more » ... ur first contribution, we show an equivalence between Banaszczyk's theorem and the existence of O(1)-subgaussian distributions over signed combinations. For the case of symmetric convex bodies, our equivalence implies the existence of a universal signing algorithm (i.e. independent of the body), which simply samples from the subgaussian sign distribution and checks to see if the associated combination lands inside the body. For asymmetric convex bodies, we provide a novel recentering procedure, which allows us to reduce to the case where the body is symmetric. As our second main contribution, we show that the above framework can be efficiently implemented when the vectors have length O(1/√( n)), recovering Banaszczyk's results under this stronger assumption. More precisely, we use random walk techniques to produce the required O(1)-subgaussian signing distributions when the vectors have length O(1/√( n)), and use a stochastic gradient ascent method to implement the recentering procedure for asymmetric bodies.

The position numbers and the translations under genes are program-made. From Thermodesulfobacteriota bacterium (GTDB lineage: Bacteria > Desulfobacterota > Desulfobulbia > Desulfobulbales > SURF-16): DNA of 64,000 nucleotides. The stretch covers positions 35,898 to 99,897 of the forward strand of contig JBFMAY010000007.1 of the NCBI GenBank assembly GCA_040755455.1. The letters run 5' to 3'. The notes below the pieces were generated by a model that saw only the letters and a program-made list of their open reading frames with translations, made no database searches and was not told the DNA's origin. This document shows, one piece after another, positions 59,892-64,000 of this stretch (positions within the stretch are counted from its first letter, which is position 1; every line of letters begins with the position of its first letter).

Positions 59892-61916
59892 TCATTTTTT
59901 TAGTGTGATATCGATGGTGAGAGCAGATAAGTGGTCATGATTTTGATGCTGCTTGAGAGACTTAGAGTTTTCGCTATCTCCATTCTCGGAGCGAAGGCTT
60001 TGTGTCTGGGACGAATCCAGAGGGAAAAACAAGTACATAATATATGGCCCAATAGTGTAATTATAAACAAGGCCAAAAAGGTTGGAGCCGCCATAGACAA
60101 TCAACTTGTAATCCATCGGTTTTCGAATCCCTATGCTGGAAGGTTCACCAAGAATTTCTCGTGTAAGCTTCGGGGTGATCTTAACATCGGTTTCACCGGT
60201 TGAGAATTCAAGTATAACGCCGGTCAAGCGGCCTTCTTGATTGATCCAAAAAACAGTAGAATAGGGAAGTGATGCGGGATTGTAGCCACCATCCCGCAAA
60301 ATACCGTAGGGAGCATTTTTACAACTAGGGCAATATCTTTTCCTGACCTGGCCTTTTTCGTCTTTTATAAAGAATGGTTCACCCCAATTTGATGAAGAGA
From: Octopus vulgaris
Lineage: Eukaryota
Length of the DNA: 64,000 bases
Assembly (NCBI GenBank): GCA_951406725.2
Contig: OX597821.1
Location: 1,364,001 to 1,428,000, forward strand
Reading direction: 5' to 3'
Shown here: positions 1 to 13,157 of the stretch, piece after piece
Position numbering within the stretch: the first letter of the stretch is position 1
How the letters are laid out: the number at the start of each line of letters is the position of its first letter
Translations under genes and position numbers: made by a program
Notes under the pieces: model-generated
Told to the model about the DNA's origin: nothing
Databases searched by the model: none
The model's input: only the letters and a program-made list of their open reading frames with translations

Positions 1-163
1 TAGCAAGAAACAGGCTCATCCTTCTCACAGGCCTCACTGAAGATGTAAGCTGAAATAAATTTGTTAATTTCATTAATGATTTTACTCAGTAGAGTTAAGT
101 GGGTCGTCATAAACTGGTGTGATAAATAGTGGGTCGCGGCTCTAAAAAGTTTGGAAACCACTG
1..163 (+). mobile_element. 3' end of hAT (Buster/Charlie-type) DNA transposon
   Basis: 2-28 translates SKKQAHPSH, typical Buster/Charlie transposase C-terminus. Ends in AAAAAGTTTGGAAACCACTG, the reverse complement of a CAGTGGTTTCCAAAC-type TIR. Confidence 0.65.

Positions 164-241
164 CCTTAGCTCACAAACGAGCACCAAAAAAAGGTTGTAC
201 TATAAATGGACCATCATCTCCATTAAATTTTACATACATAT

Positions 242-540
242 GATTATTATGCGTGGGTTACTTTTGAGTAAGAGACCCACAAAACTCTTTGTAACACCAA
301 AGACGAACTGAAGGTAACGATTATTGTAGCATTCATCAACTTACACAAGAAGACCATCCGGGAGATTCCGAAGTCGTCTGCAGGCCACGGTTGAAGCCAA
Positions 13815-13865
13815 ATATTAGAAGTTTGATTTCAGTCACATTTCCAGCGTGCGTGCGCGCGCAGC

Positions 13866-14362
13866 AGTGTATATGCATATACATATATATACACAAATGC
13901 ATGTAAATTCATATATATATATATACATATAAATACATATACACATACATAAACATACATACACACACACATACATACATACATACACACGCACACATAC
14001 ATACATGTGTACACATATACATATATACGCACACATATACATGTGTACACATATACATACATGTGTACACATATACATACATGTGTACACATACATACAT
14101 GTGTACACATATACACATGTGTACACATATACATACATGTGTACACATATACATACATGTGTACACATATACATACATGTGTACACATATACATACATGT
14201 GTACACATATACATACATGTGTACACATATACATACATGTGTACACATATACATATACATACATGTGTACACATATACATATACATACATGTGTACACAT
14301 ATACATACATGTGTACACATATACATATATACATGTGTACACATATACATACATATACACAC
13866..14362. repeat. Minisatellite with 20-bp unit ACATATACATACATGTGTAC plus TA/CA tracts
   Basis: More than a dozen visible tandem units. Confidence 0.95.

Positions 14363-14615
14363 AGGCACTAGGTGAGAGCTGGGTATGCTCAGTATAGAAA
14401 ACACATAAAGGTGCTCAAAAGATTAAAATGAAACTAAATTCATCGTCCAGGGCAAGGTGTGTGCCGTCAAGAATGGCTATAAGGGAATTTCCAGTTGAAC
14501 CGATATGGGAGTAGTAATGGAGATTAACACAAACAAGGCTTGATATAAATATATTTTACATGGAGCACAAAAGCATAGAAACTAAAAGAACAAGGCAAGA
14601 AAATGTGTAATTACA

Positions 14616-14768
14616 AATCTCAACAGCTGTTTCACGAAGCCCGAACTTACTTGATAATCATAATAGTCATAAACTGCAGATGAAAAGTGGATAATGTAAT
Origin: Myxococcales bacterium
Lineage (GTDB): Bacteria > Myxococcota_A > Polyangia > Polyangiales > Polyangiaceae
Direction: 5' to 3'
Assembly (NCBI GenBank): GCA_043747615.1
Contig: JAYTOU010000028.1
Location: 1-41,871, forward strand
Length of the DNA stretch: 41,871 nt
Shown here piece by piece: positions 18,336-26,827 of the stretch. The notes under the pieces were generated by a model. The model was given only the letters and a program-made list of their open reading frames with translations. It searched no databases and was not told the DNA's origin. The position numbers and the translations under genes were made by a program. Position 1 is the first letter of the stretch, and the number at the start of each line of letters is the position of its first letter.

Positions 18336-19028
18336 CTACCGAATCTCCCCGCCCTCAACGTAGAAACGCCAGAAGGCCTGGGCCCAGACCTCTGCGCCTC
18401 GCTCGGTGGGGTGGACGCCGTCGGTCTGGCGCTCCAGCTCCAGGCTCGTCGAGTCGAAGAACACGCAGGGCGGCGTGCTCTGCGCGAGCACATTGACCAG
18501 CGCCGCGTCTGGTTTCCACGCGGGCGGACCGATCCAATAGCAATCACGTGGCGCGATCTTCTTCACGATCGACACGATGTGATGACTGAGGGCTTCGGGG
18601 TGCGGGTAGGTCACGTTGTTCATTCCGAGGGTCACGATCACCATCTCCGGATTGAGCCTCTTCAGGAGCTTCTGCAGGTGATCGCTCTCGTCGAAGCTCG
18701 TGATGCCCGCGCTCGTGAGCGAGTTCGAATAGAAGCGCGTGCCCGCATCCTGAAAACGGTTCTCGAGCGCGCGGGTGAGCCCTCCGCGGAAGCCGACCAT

arXiv:1612.04304v1 fatcat:7a6rhwnzpbf7bfri33p74whl3m

Tighter Estimates for epsilon-nets for Disks [article]

Norbert Bus and Shashwat Garg and Nabil H. Mustafa and Saurabh Ray
2015 arXiv   pre-print
The geometric hitting set problem is one of the basic geometric combinatorial optimization problems: given a set P of points, and a set D of geometric objects in the plane, the goal is to compute a small-sized subset of P that hits all objects in D. In 1994, Bronniman and Goodrich made an important connection of this problem to the size of fundamental combinatorial structures called ϵ-nets, showing that small-sized ϵ-nets imply approximation algorithms with correspondingly small approximation